Hollywood icon Clint Eastwood gave a memorable performance at the Republican convention last Thursday. But he was thoroughly upstaged by his co-star: an empty chair.
Eastwood spoke to the chair – and an imaginary Obama – for much of his speech. ‘Obama’ seemed in a cantankerous mood: he told Eastwood to shut up more than once and, it seems, asked him to tell Mitt Romney to perform sexual acts on himself.
Eastwood’s message (when not bantering with the chair) was that, with 23 million people unemployed, ‘possibly it may be time for someone else to come along and solve the problem’. Bizarrely, he suggested that lawyers shouldn’t be presidents. ‘It’s time for maybe a businessman.’ Perhaps he forgot that Romney has a law degree.
‘Politicians are employees of ours,’ he said. ‘When somebody does not do the job, we’ve got to let them go.’
The internet has exploded in response to the speech: #eastwooding has become a trending topic on Twitter, with thousands tweeting photos of themselves with (or berating) empty chairs. Even Obama himself got in on the action, tweeting a photo of himself in a chair with ‘This seat’s taken’.
Obama was unfussed by Eastwood’s speech; he says he’s still a fan. ‘He is a great actor, and an even better director.’ Asked if he was offended, he said, ‘One thing about being president or running for president – if you’re easily offended, you should probably choose another profession.’
It’s fair to say that while the Romney campaign was delighted to have the support and endorsement of such an icon (one who was a politician himself – Eastwood was mayor of Carmel, California for two years) – it didn’t quite work out as they’d hoped. But while the star’s performance met with mostly ridicule and amusement, it won’t hurt people’s perceptions of Romney and it’s unlikely to hurt him.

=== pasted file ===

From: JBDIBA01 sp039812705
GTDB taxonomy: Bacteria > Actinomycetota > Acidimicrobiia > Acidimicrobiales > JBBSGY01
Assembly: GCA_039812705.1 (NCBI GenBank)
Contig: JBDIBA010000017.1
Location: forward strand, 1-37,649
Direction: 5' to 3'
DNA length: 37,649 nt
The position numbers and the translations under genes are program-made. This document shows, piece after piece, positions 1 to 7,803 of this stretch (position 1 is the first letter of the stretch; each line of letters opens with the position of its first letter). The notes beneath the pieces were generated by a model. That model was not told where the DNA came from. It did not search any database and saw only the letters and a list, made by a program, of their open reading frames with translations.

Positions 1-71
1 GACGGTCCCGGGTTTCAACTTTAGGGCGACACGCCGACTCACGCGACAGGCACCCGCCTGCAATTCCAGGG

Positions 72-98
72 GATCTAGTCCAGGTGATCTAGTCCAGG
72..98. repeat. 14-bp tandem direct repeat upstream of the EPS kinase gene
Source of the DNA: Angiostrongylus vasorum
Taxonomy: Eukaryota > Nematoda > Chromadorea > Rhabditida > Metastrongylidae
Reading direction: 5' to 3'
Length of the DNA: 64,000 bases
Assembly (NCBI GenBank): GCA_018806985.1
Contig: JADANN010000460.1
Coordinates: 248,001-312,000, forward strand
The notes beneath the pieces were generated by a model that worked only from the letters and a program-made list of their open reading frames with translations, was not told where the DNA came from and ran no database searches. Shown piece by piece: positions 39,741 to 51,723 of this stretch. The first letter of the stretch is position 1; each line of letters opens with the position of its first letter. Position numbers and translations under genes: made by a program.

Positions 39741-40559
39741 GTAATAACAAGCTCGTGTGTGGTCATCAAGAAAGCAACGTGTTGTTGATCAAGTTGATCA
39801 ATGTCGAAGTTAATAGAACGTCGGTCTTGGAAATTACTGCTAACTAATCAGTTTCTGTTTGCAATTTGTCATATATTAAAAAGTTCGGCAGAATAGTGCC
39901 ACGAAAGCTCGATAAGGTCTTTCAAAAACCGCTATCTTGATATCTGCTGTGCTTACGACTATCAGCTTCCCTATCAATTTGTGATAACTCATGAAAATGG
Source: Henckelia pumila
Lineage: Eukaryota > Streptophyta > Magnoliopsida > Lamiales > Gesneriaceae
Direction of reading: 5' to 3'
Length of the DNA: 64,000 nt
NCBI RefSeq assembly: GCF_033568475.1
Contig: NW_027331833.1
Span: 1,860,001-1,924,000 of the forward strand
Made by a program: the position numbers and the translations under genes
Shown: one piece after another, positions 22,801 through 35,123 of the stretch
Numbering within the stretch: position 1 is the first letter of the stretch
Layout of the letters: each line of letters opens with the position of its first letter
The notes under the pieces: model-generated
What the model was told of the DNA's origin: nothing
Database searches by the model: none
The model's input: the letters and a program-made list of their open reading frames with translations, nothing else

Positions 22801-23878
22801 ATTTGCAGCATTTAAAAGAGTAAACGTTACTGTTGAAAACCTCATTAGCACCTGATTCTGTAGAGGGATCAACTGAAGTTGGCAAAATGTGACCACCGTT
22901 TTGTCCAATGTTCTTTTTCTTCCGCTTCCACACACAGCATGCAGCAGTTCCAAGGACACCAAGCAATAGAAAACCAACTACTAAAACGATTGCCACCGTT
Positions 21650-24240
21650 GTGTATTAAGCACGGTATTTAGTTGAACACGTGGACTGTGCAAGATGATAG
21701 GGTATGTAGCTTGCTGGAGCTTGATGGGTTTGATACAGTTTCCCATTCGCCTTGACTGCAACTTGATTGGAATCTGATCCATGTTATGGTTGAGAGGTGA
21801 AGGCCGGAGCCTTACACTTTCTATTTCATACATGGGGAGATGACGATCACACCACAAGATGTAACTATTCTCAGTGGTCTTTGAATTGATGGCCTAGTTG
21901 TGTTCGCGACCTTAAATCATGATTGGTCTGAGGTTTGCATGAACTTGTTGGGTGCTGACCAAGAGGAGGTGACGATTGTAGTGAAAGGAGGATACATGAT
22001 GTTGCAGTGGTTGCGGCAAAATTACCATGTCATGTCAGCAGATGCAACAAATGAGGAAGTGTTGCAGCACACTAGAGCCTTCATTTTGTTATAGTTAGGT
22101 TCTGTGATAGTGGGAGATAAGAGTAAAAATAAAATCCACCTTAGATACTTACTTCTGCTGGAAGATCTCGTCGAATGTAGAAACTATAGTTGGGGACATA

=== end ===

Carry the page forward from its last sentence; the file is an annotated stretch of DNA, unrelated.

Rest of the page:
The big misstep of Eastwood’s chair act is the way it dominated coverage of the Republican convention and completely overshadowed Romney’s speech.
The most retweeted tweet of the campaign was Obama’s ‘This chair’s taken’, at 51,400 times. Romney’s top tweet of the convention was, ‘Our economy runs on freedom, not government. It’s time we put our faith back in the American people’, retweeted about about 4,800 times.
Left-wing comedian Bill Maher, a financial supporter of Obama, gave props to Eastwood for his performance. ‘As a performer, as a stand-up comedian for 30 years who knows how hard it is to get laughs, excuse me, he went up there … without a net, on a tightrope. There was no teleprompter. He did a bit with just an empty chair and killed,’ he said. ‘He committed to it, it was consistent and it worked.’
Roger Ebert, long-time film critic for the Chicago Sun-Times, also defended Eastwood, in a fascinating column. ‘It takes brass balls to ad-lib for 12 minutes in front of 30 million people on live TV, just working with yourself and an empty chair.’
After watching the Eastwood speech several times, I believe that what we saw was a combination of two speeches: (1) Clint delivering what was intended as ironic wit, and (2) his half-hearted attempt to recycle some of the “talking points” we now know the GOP staff pumped him with backstage. Speech One was a miscalculation and Speech Two contained some of the right words floating in a muddled void.
At the end of the speech, Eastwood says, Okay, you want to make my day? in an offhand manner, teasing the crowd with his famous punchline. ‘I’ll start it, you finish it,’ he says. ‘Go ahead …’
And they chant, as one, MAKE MY DAY.
Clint Eastwood has made a lot of people’s day recently. But, just possibly, he hasn’t had the best couple of days himself. He’s not giving interviews and has said that the next interview he gives will be about his forthcoming film – that, and nothing else.
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